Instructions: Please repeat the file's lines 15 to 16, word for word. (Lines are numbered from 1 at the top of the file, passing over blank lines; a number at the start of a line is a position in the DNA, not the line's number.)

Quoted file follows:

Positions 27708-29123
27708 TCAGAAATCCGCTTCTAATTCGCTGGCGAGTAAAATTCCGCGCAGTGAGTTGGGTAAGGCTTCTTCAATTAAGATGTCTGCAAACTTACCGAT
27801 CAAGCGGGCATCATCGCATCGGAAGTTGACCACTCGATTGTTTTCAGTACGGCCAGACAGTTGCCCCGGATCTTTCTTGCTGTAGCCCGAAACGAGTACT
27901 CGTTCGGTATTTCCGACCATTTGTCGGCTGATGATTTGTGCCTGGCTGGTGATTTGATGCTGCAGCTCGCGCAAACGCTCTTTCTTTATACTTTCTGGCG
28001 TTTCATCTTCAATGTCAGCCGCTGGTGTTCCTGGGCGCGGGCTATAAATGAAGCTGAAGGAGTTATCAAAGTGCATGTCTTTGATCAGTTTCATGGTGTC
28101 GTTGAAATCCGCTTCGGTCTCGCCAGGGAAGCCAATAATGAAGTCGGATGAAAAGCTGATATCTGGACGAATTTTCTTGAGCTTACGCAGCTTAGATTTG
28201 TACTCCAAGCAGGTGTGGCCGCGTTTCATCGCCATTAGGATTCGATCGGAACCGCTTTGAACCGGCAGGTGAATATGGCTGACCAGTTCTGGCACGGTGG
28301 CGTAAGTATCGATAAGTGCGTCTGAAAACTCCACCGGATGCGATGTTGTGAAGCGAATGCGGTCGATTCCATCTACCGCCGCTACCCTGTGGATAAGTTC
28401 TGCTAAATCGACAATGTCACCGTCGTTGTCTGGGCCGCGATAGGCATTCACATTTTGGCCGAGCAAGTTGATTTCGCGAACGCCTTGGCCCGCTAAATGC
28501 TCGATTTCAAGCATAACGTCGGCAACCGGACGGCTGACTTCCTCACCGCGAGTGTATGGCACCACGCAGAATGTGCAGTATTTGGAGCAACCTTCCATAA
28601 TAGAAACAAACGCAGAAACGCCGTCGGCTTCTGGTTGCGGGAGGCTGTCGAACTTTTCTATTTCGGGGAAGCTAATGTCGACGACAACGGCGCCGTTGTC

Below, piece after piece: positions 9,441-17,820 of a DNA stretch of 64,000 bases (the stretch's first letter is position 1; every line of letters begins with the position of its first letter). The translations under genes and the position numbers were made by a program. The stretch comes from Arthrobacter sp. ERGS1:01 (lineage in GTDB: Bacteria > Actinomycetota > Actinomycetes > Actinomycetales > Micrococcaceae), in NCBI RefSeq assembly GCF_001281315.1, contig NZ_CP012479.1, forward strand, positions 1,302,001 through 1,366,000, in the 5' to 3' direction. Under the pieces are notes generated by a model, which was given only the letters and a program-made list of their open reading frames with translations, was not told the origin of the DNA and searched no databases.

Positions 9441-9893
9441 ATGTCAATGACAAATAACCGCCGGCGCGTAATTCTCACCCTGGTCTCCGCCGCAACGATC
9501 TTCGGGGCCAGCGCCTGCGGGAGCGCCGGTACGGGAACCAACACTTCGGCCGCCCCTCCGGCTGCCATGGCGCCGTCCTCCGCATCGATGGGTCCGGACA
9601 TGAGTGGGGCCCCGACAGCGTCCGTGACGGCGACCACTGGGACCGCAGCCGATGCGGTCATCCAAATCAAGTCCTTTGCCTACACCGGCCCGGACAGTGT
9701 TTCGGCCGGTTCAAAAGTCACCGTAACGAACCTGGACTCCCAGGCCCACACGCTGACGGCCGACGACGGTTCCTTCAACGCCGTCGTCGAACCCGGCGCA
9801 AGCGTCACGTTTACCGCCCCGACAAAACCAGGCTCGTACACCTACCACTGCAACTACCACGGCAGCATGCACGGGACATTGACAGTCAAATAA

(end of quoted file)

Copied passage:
9501 TTCGGGGCCAGCGCCTGCGGGAGCGCCGGTACGGGAACCAACACTTCGGCCGCCCCTCCGGCTGCCATGGCGCCGTCCTCCGCATCGATGGGTCCGGACA
9601 TGAGTGGGGCCCCGACAGCGTCCGTGACGGCGACCACTGGGACCGCAGCCGATGCGGTCATCCAAATCAAGTCCTTTGCCTACACCGGCCCGGACAGTGT